The presidential candidate in Uganda who came in second to President Yoweri Museveni in this month's vote called Thursday for peaceful protests in response to what he called a rigged election.
Kizza Besigye, who took 26 percent of last Friday's vote to Museveni's 68 percent, addressed several hundred supporters in Kampala and called for new elections.
"We make a call to action," he said. "The time is now for people of Uganda to rise and peacefully protest the outcome of the 2011 elections, and to demand that no further elections are held by the current electoral commission."
Besigye called the current electoral commission "incompetent" and said all elections under Museveni's government have been rigged.
Besigye, who won 37 percent of the vote in the 2006 presidential election, had previously threatened Egypt-style unrest if the results were out of line with his backers' expectations.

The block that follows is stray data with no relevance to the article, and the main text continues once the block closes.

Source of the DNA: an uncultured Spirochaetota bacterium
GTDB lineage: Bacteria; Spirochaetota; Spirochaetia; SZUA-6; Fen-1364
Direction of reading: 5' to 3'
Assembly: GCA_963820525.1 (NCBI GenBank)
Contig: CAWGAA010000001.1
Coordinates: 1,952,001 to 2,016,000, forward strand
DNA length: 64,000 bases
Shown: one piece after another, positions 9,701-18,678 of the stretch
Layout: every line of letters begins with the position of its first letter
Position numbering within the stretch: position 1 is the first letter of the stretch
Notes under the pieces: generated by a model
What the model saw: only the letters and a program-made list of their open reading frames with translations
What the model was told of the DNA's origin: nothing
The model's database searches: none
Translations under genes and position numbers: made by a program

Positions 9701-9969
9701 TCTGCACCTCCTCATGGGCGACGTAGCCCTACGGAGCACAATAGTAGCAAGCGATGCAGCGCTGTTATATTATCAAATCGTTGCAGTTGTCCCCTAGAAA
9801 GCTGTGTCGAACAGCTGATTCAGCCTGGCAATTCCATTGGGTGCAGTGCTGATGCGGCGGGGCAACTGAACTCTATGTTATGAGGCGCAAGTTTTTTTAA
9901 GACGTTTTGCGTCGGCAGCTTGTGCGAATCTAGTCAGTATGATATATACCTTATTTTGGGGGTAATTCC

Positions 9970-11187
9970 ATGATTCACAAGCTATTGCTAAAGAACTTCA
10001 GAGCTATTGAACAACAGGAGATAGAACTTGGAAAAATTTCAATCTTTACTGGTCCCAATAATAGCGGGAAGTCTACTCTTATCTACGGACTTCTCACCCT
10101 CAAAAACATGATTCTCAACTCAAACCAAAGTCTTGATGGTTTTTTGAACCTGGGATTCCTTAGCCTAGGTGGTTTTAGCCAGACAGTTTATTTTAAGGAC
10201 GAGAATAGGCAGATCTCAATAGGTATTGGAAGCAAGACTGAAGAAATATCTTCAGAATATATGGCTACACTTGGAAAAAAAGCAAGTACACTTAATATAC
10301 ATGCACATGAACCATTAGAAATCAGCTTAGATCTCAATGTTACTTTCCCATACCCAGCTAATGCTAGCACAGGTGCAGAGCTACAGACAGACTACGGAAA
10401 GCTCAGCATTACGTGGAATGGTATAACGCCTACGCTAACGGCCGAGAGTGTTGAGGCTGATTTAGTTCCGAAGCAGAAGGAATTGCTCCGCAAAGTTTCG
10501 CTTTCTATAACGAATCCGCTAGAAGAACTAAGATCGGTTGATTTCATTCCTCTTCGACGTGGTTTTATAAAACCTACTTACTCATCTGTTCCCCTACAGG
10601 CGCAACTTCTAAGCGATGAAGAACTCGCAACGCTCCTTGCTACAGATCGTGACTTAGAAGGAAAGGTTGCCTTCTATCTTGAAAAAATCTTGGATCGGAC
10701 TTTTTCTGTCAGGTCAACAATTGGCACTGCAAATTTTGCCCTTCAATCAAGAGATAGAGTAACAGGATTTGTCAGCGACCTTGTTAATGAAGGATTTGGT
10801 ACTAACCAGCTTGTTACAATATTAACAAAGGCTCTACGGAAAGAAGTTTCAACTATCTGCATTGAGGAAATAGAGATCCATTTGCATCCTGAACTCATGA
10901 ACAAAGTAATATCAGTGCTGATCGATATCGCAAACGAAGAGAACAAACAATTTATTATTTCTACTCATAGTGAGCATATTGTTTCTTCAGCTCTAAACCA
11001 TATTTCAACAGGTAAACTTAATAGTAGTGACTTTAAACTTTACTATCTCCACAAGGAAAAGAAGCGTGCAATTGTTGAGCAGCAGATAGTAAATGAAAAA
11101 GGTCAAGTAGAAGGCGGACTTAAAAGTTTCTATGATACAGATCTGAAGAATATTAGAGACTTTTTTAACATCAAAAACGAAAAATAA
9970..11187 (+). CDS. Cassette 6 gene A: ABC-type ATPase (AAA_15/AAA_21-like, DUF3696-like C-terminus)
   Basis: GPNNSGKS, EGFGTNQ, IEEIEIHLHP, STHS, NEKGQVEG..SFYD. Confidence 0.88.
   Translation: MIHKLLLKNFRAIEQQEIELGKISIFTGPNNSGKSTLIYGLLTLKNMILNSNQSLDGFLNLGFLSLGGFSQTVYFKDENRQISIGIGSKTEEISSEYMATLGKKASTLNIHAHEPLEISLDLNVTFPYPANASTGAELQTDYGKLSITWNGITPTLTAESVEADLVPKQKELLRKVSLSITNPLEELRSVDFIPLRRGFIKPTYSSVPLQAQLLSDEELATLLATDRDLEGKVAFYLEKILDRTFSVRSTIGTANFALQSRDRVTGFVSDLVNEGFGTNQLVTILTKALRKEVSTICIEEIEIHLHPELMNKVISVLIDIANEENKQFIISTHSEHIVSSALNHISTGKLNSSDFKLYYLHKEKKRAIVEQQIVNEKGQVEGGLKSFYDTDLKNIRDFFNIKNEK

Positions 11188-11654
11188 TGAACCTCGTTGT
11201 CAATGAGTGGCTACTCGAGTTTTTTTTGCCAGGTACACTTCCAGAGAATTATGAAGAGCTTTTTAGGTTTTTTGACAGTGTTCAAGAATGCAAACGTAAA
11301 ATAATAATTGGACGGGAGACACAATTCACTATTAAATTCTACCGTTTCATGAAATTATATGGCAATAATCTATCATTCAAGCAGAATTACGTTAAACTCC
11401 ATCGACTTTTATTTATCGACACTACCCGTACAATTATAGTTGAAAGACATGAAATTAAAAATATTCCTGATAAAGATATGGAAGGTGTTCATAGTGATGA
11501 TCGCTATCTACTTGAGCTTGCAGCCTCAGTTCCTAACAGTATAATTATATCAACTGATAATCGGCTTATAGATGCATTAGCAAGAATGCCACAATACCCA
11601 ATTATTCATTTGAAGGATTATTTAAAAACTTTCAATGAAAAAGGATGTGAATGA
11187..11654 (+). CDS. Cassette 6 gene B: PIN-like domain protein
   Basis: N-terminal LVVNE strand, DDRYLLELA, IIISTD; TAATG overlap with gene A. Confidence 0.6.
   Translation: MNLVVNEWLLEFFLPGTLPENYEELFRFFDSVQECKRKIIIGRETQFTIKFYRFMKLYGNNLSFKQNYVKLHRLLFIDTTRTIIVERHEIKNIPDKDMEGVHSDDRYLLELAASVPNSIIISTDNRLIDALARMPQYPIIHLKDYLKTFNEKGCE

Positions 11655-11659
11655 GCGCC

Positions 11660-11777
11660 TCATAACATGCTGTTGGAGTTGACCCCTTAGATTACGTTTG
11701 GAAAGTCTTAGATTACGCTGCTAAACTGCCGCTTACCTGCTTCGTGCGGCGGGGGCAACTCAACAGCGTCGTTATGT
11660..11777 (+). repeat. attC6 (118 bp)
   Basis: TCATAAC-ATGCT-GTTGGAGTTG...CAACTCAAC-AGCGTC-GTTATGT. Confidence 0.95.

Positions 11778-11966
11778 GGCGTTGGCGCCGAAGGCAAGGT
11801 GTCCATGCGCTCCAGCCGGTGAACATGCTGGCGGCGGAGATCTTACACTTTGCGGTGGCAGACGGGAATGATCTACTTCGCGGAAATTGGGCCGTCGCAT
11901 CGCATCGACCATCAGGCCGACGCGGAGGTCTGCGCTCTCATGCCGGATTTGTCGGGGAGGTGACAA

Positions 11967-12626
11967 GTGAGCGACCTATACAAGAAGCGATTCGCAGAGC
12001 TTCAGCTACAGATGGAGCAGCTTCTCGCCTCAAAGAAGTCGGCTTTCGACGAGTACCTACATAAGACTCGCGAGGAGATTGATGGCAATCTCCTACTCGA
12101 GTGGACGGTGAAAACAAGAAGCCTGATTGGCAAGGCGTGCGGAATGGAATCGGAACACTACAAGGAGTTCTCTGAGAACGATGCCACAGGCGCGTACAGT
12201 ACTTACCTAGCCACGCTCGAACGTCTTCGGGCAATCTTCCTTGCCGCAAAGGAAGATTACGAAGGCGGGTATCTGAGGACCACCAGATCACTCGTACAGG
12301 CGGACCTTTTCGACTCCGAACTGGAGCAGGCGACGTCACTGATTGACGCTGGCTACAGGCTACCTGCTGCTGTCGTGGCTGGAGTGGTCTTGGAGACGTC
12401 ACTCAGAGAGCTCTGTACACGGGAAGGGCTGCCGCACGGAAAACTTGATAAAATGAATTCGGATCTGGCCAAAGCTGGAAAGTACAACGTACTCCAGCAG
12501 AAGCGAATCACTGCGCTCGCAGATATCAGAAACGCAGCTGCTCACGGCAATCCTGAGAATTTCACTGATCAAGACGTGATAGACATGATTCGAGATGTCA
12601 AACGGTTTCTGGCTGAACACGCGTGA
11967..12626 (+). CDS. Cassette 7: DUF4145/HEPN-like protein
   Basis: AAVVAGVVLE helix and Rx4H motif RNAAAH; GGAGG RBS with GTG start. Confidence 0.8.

Army spokesman Felix Kulayigye downplayed Besigye's call for protest.
"We are ready for them," he said. "Let them come to the streets and see what we will do to them."
Museveni has said he will jail anyone who attempts Egypt-style protests.
The European Union's election observer team said that there had been serious flaws with the voting process and the campaign. They said state resources were used to skew the elections in Museveni's favor. The chief of Uganda's election rejected claims that the results were rigged or the vote was unfair.
Museveni has been in power in Uganda for 25 years, despite pledges earlier in his career to not follow in the footsteps of long-serving African dictators.